1. I don't have anorexia but I am overweight and the thought processes she explained are the same ones I have. I've had these same thoughts like am I good enough? Am I thin enough? Thinking that the only way I'll be valued is if I'm thin. It makes it so hard to be healthy worrying about all the outside forces. But it get easier everyday when I remember that Jesus knows exactly how I feel. Because of the atonement he felt my pains before I did and decided to bare my burdens. He didn't just do it then he does it now and every single day. What a great message. I love this channel.

  2. Chaun, what a beautiful story. Thank you for your vulnerability, authenticity, and honesty. Your story has touched me, and will continue to help others feel the spirit, and to feel God's love. None of us are beyond the reach of the amazing power of our Savior's life and sacrifice for us. Thank you again, keep doing good, sister.

  3. I know this suffering. I struggled with bulimia since I was 16. I have been able to overcome with the help of my Savior. Thank you for sharing this story and raising awareness.

  4. Struggling with this myself as well, I can relate to every thing she says except for: God loves me, I am still His daughter and He will help me get there. In fact, in the past 5 days I lost 11 pounds because I got the flu and that triggered me to stop eating again. So hearing that He is willing to forgive me and help me, both hurts and makes me feel slightly better. Thank you for uploading this and letting me share my story, even if you don't read it.

  5. Wow this video is really important! Thank you so much!! This helps me know that God cares about me and sees my problems too and I'm not alone

  6. I love hearing these stories about people's journeys with and through mental health and any disorders they had experienced. It gives me the chance to see into what other people have experienced and felt and are experiencing and/or feeling. They are all just so inspirational and remind me of how much God really loves me! 🙂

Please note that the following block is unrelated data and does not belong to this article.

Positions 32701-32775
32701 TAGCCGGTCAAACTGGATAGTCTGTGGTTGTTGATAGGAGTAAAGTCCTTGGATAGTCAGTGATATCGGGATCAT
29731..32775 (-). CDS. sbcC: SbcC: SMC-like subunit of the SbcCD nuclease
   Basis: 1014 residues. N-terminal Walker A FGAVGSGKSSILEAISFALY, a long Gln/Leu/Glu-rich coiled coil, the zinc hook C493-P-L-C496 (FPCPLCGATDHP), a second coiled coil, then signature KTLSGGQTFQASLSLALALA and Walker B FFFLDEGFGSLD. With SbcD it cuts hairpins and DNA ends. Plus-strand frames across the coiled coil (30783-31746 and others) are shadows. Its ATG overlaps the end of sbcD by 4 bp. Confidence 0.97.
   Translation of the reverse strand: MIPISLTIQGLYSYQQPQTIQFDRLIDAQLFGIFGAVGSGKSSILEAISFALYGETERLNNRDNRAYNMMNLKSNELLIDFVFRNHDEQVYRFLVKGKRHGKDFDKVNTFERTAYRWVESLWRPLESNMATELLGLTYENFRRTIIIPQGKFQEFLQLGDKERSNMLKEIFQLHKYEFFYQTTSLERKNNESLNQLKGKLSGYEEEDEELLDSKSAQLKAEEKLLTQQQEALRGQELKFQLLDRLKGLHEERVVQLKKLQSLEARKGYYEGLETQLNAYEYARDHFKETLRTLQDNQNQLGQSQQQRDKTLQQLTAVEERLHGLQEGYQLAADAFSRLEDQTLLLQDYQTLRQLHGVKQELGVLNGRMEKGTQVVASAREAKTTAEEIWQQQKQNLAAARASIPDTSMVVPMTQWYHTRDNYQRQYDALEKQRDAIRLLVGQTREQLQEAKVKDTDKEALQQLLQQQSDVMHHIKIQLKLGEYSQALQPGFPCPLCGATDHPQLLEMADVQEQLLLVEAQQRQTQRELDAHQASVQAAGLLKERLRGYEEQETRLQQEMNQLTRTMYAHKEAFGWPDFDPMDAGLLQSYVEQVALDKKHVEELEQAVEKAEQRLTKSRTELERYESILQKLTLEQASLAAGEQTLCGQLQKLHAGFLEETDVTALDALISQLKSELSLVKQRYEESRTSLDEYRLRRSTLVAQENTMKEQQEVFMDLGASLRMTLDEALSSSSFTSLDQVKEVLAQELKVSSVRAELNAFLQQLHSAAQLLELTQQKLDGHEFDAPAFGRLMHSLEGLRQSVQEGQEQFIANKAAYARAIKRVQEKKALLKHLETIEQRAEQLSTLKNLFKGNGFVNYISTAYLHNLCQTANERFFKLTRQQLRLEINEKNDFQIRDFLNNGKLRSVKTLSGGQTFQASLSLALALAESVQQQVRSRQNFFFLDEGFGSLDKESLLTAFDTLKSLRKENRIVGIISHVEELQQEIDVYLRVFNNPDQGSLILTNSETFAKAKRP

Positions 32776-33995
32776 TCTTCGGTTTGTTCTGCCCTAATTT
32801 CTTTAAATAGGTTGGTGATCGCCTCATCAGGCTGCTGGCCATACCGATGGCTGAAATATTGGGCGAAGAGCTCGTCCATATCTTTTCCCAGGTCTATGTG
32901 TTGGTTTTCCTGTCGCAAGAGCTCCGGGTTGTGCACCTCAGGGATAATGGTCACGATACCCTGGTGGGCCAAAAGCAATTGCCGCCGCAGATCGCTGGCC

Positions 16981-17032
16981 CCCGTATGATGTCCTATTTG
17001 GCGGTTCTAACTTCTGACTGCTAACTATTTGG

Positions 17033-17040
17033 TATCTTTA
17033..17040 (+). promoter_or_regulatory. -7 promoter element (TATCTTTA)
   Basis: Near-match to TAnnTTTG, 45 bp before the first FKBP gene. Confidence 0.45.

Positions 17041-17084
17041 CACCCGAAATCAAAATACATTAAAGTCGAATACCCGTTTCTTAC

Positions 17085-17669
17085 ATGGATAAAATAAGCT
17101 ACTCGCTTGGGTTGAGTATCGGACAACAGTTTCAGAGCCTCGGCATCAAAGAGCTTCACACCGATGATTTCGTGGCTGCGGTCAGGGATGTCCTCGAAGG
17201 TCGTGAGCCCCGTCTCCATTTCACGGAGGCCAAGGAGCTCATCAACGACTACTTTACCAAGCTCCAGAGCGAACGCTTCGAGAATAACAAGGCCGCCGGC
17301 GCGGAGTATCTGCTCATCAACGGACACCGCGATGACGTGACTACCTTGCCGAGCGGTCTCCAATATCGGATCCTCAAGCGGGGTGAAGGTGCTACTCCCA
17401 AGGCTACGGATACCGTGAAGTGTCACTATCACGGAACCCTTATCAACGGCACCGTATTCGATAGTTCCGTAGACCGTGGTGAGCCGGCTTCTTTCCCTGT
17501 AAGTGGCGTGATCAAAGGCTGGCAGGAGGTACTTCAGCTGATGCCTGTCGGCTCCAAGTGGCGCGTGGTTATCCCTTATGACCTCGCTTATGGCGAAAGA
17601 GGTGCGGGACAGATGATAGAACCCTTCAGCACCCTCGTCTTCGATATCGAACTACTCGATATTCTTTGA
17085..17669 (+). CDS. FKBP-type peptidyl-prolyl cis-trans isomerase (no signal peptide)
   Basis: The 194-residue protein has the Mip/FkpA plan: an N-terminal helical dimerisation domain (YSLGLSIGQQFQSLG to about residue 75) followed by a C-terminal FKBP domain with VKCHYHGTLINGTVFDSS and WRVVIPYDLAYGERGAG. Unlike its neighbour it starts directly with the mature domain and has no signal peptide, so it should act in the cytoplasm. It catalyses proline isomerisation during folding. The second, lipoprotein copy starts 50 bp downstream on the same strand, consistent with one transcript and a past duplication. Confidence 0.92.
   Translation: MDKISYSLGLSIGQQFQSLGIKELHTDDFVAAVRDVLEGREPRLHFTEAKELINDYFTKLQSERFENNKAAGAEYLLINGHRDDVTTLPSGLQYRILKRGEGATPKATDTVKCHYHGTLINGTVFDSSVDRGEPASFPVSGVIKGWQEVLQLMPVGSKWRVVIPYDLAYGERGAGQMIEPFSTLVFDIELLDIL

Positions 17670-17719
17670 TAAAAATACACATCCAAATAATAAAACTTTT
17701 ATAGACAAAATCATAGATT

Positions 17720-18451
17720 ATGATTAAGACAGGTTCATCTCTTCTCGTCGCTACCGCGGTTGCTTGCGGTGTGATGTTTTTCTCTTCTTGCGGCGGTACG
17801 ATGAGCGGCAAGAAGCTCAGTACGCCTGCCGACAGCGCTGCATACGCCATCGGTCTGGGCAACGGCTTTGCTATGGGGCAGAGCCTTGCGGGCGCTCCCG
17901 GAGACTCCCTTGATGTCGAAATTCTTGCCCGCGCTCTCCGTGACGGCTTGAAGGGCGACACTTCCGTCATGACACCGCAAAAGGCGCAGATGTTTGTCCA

7. thank you for sharing! I find it can be so hard to be honest with myself. Honest with our Savior. Feelings of fear can be so strong. He can help when we are ready to be honest. This is very inspirational. Thank you!!

  8. Make your body happy. Care for your body. Think of what your learning. Eat healty. Take care of your body. It's the only thing you need.

  9. I really appreciate Mormon channel for posting more God's true love videos and spreading the world with great power of God's message and his miracles . And this story is really amazing and Chaun she is really beautiful in God's hands!!!!

  10. I struggle with bulimia… I have for years. I’m not small and I’ll never be small but I’m healthy. Having an eating disorder won’t always manifest in skeletal physiques.

  11. Hey I’m skinny has a stick too 😊 I look like I’m gonna snap into peace’s heheheheheh 🙂 and eating is very important I eat a lot just need to eat the right food 👌

  12. I’ve struggled with orthorexia and anorexia for 5 years. I was a BMI of 16 but I’m now recovering and I’m so glad to see that the Mormon Channel is speaking up about this issue. I’ve felt so ashamed to struggle but it should not be seen as anything shameful. So many girls both young and old struggle with their bodies and food.

  13. I am still God's son. And I still have that potential in me even when I fall.
    Thank you for this message and reminder.

  14. anorexia and bulimia it was all in one for me. I am every proud to be a Mormon i am still dealing with it.

  15. I am an avid #MentalHealthAwareness advocate and performer, and I love this so much. I travel the country trying to bring that awareness on stages, in classrooms, hospitals, and on my YouTube channel, so I get excited when I see other advocates. 💙❤

  16. I've battled all my life with eating disorders, so i can really relate to this. Even now at 34 i still struggle with it. But I'm trying to do and be what Heavenly Father wants me to be.

  17. I have not struggled with eating disorders, not do I know anyone who has, but I have thought these things multiple times. "Ugh, why am I so ugly and fat?" "Why can't I just be perfect?" Eating disorders are so common these days and the numbers are growing. I know for a fact that school and public environments are not helping. An old friend of mine, Ivy, decided to turn her back on me one day and started this chain of thoughts that still swirl through my head. Sometimes these thoughts start on their own, sometimes they're started by those around you. I just want to say, thank you, Chaun, for helping me see my worth as a daughter of God.

  18. My dream is to be a handsome buff guy, I know I take highly caffeinated pre-workout and creatine, but I will never take steroids, because God wants us to be aware of our healthy bodies

  19. I relate to you on such a personal level. I do dance as well, and I constantly feel my body giving out but I look in the mirror and I can't stand it.
    How do you let go of the constant fear of becoming a horrible, lazy, ugly undisciplined person while in recovery?